New full suspension for road bikes.


Über Member
Is it one of those things best left uninvented I wonder.


Wheely World
My diverge has 20mm front suspension which really smooths things out even just on road. I didn’t know how much difference it would make and was pleasantly surprised. Having been beaten up in the early 1990’s on a rigid mountain bike for hours on rough trails some form of suspension is welcome. Off road full suspension means I now no longer take a pounding on rough trails for longer rides.
My Genesis gravel bike has 700 x 32 tyres. That seems like suspension compared to my road bikes.


Flouncing Nobber
All these decades of development making road bikes stiffer and lighter.

And now they're looking at making them less stiff and heavier. One can't help thinking that a well developed suspension seat post would be equally effective and less expensive.

Still, I guess theyre running out of wheel and tyre sizes to bicker over.
The problem with suspension seat posts is that the sag (inherent in all suspension systems) affects the saddle to pedal dimension. Set it so that the saddle height is correct without a rider and it'll be too low when they sit in the saddle and settle in to the sag. Set the saddle with the riders weight on the saddle and it'll be higher (at rest) than normal, making it harder to get a leg over and to get your arse in the saddle. You have to account for the increased saddle height every time you settle back into the saddle from a standing/honking position. This system, with its pivot close to the bottom bracket maintains saddle to pedal dimension through its travel. Also, crucially, it allows an (effective/virtual) axle path (if that's what we're going to call the movement of the saddle around the pivot in relation to rear wheel bump forces) to be more congruent with rear wheel bump forces. When compared to a suspension seat post. I'm guessing.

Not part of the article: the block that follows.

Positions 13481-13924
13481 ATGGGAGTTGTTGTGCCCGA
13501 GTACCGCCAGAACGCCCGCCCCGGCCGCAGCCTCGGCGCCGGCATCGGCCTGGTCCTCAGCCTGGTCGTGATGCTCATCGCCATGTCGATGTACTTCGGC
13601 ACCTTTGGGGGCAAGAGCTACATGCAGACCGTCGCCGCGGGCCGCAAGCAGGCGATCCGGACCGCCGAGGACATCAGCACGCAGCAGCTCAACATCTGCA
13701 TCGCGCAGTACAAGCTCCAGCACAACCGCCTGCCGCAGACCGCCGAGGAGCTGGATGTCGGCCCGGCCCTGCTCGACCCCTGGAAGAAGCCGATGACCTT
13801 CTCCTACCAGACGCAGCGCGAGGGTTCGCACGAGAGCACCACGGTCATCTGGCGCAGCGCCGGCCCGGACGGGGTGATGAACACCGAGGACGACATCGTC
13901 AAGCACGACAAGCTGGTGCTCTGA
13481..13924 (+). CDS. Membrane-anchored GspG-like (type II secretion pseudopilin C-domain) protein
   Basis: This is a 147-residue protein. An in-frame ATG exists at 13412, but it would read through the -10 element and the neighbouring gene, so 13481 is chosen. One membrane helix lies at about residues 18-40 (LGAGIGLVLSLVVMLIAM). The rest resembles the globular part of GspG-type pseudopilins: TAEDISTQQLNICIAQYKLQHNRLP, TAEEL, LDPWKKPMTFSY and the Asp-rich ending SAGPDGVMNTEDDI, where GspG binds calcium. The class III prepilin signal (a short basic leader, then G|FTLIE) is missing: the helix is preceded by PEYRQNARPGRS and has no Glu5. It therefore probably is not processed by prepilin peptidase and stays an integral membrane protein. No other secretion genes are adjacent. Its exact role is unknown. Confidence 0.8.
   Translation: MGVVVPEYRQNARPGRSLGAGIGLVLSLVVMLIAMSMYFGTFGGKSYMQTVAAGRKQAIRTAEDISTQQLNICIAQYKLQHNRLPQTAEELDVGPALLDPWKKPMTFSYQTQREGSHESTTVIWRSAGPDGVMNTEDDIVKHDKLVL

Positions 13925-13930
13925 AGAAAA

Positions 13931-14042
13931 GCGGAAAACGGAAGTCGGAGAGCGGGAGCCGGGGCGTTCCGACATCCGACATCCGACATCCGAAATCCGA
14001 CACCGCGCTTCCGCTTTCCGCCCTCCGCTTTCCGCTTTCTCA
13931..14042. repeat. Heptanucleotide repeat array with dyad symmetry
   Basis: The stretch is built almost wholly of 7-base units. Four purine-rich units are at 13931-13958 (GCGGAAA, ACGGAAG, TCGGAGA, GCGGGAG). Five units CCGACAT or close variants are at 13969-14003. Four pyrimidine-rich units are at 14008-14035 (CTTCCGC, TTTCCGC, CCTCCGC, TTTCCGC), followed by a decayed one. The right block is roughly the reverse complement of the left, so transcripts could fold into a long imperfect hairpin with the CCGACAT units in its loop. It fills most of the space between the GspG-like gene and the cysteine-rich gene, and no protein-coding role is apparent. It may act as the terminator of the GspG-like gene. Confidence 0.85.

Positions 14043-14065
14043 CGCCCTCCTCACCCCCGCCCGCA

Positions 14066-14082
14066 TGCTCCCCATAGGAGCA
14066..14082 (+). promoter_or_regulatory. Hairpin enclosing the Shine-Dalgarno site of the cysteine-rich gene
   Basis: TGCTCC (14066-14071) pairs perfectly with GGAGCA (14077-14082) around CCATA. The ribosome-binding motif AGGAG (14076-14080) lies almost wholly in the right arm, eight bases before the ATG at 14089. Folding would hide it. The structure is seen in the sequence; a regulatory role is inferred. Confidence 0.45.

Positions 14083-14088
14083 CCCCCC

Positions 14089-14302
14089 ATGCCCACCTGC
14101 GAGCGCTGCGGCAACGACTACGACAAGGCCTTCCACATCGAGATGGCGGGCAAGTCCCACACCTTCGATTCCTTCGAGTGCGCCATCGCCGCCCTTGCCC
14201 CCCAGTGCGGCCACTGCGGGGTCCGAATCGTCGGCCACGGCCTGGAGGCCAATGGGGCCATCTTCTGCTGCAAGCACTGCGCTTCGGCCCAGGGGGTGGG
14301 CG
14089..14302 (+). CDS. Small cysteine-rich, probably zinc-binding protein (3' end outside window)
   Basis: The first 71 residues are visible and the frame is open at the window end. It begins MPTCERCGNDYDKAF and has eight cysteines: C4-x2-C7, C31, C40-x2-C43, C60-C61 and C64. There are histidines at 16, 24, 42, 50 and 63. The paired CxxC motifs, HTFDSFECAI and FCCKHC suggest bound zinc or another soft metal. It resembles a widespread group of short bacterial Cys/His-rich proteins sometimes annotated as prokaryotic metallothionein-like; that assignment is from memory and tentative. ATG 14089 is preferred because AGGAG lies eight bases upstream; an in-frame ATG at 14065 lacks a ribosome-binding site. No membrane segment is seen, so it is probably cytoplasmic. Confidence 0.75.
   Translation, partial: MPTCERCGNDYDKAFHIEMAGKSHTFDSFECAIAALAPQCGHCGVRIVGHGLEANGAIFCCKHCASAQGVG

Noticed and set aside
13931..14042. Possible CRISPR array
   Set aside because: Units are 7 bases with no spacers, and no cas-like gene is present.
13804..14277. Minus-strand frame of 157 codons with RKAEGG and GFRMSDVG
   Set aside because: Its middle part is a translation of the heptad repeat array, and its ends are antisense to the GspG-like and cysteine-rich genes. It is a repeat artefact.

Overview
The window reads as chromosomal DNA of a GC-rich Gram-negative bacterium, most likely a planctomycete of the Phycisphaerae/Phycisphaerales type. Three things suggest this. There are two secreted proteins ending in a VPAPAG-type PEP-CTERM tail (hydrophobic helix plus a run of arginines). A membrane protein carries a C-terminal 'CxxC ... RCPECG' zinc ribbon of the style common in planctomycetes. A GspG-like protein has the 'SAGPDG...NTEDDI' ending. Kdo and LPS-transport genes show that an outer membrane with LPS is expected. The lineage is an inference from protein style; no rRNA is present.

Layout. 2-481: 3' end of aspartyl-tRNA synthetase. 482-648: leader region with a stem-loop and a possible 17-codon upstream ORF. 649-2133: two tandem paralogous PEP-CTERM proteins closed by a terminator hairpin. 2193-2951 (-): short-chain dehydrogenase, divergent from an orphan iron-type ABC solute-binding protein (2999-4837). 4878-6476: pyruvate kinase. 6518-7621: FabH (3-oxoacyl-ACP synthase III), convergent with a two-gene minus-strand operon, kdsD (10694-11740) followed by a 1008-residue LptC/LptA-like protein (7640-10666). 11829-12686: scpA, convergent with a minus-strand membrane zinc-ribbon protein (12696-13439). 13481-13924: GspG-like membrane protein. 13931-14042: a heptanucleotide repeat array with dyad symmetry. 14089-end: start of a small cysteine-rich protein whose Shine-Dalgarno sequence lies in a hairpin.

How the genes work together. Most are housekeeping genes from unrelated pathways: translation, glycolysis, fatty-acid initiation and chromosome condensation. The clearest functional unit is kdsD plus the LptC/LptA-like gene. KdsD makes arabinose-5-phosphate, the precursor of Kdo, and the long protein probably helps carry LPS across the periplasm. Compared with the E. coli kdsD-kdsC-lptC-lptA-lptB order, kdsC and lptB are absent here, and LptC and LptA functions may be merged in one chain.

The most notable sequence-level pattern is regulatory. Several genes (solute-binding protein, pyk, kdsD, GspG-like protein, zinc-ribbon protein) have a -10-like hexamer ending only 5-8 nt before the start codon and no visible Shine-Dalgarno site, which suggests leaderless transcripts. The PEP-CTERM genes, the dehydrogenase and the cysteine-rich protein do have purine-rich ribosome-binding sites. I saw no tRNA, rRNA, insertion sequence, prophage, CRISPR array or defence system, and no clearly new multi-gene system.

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If you carry a heavy touring load, it has to go up and down over every bump. Even on a full suspension bike the rear luggage is often fitted to the rear wheel ie unsuspended bit the goes up and down.
A rear luggage rack suspension system would be of some use letting the wheel bounce up and down whilst the luggage glides. Of course such a useful suspension system is not the focus of bike companies efforts.
It's seven weeks yet to April Fool's day, which is where any suggestion of road bike suspension belongs. it's bad enough even having it on MTB's that don't do any extreme stuff, just more marketing gimmick nonsense.
I agree with much of your stuff but my peanut doesnt agree with this after 5 hours in lake district tracks and off road (not extreme either) hardtail MTB. My wrists thank the front suspension though
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